Appellant's first assignment is that the court was without jurisdiction to adjudge that upon satisfaction of judgment defendant should be divested of all her right, title and interest in the plaintiff's property, including dower in real estate. A wife who obtains a divorce for fault or misconduct of her husband does not thereby lose her dower. Section 469.200, RSMo 1949, V.A.M.S.; Borders v. Niemoeller, Mo.App., 239 S.W.2d 555; North v. North, 339 Mo. 1226, 100 S.W.2d 582, 584, 109 A.L.R. 1061. And it has been repeatedly held that a decree in a divorce case which attempts to divest or to compel relinquishment of title or dower in the husband's land is void. Ecton v. Tomlinson, 278 Mo. 282, 212 S.W. 865; Johnston v. Johnston, Mo.App., 280 S.W. 86; Scales v. Scales, 65 Mo.App. 292; Bishop v. Bishop, Mo.App., 151 S.W.2d 553. In Ecton v. Tomlinson above cited, at 212 S.W. loc. cit. 866, it is said:

    "For the same reason it cannot in such an action by its decree compel the relinquishment by the wife of her dower in her husband's lands. Davison v. Davison, 207 Mo. 702, 106 S.W. 1; Scales v. Scales, 65 Mo.App. 292. In an action for divorce where the court attempts to take into account, adjudicate and settle all questions of property rights, both present and inchoate, between the parties, it is not in so doing merely erroneously exercising jurisdiction; it is proceeding wholly without jurisdiction. It follows, therefore, that its judgment in such respect is void."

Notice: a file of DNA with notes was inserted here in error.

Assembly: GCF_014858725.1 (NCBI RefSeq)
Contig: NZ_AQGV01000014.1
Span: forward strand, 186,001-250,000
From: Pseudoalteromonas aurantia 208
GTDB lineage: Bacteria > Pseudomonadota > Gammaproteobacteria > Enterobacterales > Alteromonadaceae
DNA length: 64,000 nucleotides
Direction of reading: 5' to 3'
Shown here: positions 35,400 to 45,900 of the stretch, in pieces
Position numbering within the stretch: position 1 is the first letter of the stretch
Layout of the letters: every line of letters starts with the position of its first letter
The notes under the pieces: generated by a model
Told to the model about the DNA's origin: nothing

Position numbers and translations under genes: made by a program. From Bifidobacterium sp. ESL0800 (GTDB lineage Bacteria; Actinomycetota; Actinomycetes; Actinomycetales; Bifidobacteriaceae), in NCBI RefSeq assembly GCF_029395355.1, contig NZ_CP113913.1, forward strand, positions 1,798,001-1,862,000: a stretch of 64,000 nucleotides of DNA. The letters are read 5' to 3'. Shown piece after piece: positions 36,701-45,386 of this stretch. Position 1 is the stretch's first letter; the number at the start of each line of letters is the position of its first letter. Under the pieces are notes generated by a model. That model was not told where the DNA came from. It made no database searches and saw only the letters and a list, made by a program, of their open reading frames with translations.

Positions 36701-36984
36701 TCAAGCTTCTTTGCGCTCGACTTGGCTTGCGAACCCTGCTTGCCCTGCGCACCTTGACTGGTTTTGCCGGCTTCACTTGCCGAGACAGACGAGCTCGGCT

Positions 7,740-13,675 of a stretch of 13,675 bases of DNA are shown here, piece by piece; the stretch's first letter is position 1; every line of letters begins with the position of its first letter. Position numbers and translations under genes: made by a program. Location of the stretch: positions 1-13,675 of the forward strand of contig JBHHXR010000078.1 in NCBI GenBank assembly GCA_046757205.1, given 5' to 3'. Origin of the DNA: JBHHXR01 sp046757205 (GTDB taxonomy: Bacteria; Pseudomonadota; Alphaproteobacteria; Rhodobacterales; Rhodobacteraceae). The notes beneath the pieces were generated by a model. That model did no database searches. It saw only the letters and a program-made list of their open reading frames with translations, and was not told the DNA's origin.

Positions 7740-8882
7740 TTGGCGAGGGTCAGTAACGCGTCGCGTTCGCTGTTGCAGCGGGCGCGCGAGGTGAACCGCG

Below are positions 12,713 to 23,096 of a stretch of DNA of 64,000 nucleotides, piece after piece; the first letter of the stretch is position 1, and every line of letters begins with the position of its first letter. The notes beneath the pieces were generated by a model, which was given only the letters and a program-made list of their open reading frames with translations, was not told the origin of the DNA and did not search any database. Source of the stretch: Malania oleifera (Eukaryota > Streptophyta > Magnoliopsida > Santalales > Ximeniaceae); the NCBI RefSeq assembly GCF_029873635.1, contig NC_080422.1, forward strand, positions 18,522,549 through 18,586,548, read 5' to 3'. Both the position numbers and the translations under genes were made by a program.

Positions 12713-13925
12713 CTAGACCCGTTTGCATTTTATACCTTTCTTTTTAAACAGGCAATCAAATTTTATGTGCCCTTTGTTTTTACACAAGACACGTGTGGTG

It is noted in Arnold v. Arnold, Mo.Sup., 222 S.W. 996, 1000, in an opinion in banc rendered in 1920, the decree complained of was:

    "`The award of alimony herein made shall be in lieu of all dower and property and marital rights of the plaintiff in or against the estate of defendant.'"

    At 222 S.W. loc. cit. 1001 the court, after referring to the statute (now 469.200), stated:

    "That does not mean that the court in adjusting the matter of alimony and property between parties could not make any order affecting the wife's dower interest; on the contrary, it has been held by this court that a trial court might award alimony on condition that the wife release her dower. Aylor v. Aylor [Mo.] 186 S.W. 1068, loc. cit. 1071, 1072. The paragraph in modification of the decree in this case, quoted above, is sufficiently explicit to show it was the intention of the court that the award should be on that condition. If it is not sufficiently explicit to express that condition, then a nunc pro tunc entry would make it so."

    The Aylor case so cited did not, we think, make such holding. Nevertheless, the Arnold case appears to be the last and therefore controlling decision of the Supreme Court on the subject. It has been cited many times and certain portions of it have been criticized and distinguished, but not that portion of the opinion above quoted. State ex rel. Couplin v. Hostetter, 344 Mo. 770, 129 S.W.2d 1, loc. cit. 4, while criticizing some language of the Arnold case, impliedly approves the holding by stating:

    "Moreover, in this very case a conditional award was upheld, that is, an award of alimony in gross on condition *140 that the plaintiff waive her dower and marital rights."